Between 1975 and 1979, nine celebrities tried to help members of the public light up a giant noughts and crosses board in hit game show Celebrity Squares.
King of the question masters was Bob Monkhouse, who revamped the series in 1993.
“Shows such as Celebrity Squares have to be put together very skillfully if they are to work,” he remarked once. “They are much harder to get right than many people think – yet they are not afforded any respect.”
It’ll be intriguing to see whether new host Warwick Davis can work the same Monkhouse magic for this revamped version.
Willie Rushton and Pat Coombs used to fill two of the boxes on a regular basis. Now it’s the turn of Tim Vine and Joe Wilkinson as the resident comedians.
This week they are joined by James Corden, Catherine Tyldesley, Jamelia, Tom Rosenthal, Charlotte Hawkins, Mick Miller and Sara Pascoe.
The Homeless Shelter is a brand new TV3 documentary about homelessness in Ireland, and those working to combat it.
Since 1844, the Society of St. Vincent de Paul has worked with a diverse range of people who experience extreme poverty and social exclusion throughout Ireland. TV3 will document the staff that work in 24 hour shelters and follow those who are in real need of their services.
In this two-part series, we witness the strong commitment that the SVP staff has towards helping all residents that walk through their doors.
We see the daily struggles they encounter while trying to assist those who need help the most. And, we get a true insight into life from inside a shelter from those who know it best, the homeless.
The giant stone heads of Easter Island are some of the most recognisable statues on earth.
And where there’s a mystery like those iconic edifices, there’s usually a film crew keen to try and shed some light on them.
Which brings us to this new documentary series using forensic science to try and piece together the pieces of this enigmatic puzzle.
There are around 1,000 moai (statues) on the island. However, by the mid-19th century all but one of them lay toppled. The standing figures seen today were re-erected in the last 50 years.
The island’s people were cut off from the outside world until 1722. They had no written language and handed down their history and traditions orally, so that knowledge was lost when most of the island’s elders were kidnapped by slave traders.
Hopefully by the end of this film, narrated by Mark Bazeley, we will be a little more enlightened.
He may not be a household name yet, but Lee Ingleby is a star on the rise. You may remember him from Spaced, Master and Commander, and Luther.
Now he’s giving a knockout turn as George Mottershead in this engaging series.
It doesn’t hurt that he’s supported by Liz White (aka Lizzie Mottershead), who’s also become a force to be reckoned with since starring in projects such as A Thing Called Love, Life on Mars and The Woman in Black.
In this week’s offering, George is offered a pair of Himalayan black bears free of charge. However, his family are not too keen on the idea. He carries on regardless, but the problem is he and Billy have to coax the animals out of the cave where they are currently living.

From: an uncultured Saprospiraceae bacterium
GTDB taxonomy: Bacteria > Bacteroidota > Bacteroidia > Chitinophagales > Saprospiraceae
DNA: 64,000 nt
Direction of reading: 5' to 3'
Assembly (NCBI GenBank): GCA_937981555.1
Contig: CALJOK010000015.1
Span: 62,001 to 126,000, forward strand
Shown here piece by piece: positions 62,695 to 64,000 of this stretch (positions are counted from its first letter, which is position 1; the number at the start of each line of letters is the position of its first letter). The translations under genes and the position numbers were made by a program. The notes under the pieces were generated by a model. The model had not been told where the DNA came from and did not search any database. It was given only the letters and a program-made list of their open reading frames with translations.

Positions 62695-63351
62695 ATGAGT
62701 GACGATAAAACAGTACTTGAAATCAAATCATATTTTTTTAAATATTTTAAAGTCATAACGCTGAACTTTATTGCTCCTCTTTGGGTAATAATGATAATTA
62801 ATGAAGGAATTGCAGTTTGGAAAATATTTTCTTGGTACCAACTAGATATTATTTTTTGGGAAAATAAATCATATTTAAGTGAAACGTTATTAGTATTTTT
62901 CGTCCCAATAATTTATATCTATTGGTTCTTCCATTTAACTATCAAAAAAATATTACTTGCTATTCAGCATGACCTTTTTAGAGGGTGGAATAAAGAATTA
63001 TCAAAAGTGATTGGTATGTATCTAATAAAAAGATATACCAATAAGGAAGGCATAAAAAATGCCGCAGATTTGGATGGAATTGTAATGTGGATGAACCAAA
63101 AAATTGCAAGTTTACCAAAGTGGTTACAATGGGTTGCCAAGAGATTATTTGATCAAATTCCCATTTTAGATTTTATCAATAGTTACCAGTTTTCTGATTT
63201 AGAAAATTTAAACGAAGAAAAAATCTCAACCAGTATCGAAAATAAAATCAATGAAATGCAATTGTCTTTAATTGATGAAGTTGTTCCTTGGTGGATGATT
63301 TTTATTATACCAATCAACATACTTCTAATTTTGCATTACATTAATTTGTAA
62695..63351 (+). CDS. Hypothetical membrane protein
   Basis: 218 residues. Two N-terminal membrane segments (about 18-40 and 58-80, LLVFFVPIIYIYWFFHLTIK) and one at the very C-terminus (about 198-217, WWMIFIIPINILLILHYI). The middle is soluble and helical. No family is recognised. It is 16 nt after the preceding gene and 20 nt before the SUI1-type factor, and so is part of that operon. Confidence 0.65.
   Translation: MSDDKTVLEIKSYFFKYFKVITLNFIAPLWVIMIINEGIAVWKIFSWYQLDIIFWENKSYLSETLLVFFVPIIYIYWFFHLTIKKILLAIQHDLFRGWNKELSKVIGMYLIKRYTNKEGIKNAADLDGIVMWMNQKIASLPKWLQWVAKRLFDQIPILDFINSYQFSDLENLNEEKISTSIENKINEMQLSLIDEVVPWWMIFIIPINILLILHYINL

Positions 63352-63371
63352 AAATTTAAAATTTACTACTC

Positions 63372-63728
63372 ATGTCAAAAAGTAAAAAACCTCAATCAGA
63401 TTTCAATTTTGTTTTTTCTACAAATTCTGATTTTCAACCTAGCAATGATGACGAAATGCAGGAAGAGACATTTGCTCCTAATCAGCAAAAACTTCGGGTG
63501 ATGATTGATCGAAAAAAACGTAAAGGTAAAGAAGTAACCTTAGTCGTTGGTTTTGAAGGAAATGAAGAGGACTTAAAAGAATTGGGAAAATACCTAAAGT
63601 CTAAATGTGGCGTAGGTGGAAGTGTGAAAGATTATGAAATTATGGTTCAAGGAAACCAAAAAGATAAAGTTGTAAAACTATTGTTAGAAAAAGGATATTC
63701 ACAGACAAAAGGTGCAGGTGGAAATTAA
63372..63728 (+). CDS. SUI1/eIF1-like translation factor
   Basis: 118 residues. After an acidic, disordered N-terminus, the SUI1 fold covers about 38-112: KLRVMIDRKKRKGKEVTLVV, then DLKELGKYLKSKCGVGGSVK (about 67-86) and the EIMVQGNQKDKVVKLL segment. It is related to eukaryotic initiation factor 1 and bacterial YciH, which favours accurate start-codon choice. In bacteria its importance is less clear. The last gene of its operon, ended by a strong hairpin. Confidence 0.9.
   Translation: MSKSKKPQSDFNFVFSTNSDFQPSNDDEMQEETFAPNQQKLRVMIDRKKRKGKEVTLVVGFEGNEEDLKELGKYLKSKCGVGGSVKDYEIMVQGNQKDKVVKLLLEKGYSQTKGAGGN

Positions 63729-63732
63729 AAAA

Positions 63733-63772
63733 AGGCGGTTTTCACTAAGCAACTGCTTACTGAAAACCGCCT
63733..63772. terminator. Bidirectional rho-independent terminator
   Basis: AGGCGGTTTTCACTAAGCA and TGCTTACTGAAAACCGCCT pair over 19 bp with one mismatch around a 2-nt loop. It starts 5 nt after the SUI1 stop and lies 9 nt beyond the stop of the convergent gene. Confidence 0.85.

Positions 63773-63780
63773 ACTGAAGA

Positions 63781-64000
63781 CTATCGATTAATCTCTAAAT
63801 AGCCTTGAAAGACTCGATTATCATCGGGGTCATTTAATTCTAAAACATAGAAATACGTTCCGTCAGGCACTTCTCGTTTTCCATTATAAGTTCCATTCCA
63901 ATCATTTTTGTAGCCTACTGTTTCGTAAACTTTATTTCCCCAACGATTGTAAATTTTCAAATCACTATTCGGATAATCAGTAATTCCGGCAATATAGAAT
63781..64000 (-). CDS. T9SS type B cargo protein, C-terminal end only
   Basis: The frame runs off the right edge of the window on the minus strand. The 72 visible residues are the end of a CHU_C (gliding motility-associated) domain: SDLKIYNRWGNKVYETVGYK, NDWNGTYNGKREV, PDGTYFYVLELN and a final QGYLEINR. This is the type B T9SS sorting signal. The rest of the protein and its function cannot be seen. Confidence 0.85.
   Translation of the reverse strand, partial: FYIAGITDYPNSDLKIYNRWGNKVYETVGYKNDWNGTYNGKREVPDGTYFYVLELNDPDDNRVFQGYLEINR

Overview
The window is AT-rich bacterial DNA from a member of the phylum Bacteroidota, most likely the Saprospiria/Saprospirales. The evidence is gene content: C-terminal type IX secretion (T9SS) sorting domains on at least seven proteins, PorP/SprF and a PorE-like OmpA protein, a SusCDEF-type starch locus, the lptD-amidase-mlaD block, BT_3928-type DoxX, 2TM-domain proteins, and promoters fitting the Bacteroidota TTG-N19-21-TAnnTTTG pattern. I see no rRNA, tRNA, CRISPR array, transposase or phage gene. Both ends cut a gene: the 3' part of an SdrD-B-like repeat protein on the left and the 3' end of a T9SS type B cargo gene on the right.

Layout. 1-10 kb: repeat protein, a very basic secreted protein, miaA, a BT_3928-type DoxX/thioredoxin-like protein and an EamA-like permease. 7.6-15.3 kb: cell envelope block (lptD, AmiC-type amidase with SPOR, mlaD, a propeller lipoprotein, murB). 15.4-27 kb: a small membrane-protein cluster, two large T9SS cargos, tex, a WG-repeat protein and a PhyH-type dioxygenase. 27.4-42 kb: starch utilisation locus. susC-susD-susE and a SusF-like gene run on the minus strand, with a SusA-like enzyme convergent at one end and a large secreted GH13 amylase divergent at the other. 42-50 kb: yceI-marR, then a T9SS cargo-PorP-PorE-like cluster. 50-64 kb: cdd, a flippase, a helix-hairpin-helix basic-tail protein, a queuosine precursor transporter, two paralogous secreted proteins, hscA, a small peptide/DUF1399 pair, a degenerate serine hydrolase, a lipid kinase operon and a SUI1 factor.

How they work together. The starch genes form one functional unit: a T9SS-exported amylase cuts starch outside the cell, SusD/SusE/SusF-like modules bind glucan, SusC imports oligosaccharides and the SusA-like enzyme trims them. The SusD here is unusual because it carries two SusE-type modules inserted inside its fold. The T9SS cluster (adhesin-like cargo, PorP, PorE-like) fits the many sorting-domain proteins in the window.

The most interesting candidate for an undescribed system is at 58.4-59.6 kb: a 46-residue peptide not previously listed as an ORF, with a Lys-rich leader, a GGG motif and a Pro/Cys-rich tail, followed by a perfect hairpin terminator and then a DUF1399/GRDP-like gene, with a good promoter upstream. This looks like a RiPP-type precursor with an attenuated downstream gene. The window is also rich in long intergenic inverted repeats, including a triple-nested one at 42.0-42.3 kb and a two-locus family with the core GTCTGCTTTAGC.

With the zoo expanding beyond the Mottersheads’ control, Lizzie takes matters into her own hands.
Meanwhile, the Rev Webb determines to find out what George is up to.
Solid support comes from Anne Reid, Peter White and Ralf Little.
Given the viral power of pets on video sharing sites, there’s little wonder Channel 4 made a documentary about their role in advertising.
Now, a few weeks after Star Paws comes the more bizarre, flip side of that strand.
With taxidermy undergoing a global revival, high-street shops popping up, and demand outstripping supply, this film takes a closer look at some of those involved.
Director Matt Rudge meets Holland-based artist Bart. For some reason he thought his pet’s death would be best honoured by creating a radio-controlled flying cat, with the technical help of engineer Arjen.
We also meet Arkansas businessman Daniel Ross. He runs a specialist taxidermy service on home turf where customers can have their deceased animals freeze-dried.
Closer to home in Blackburn, Nicola decides to open a boutique roadkill creations, and Essex shot-girl Jayne tries her hand at the preservation of dead animals.
A law student’s dream of winning a fortune at poker falls flat, leaving him broke, single and determined to give up the cards for good - that is, until an ex-convict ropes him into one last high-stakes game.
Although not as impressive as director John Dahl’s previous hit The Last Seduction, this drama has a lot going for it, particularly its cast, which includes Matt Damon, Edward Norton, John Turturro, John Malkovich and Famke Janssen.
Norton ad-libbed many of his character Worm’s lines. He also refused to smoke, despite the fact Worm was supposed to do so.
Both Norton and Damon took part in the $10,000 buy-in Texas Hold ’Em championship event at the 1998 World Series of Poker in Las Vegas.
Damon did well – but he was knocked out by poker legend Doyle Brunson on the fourth day of competition.
Matt Damon, Edward Norton, John Turturro, John Malkovich, Famke Janssen, Gretchen Mol, Martin Landau, Josh Mostel.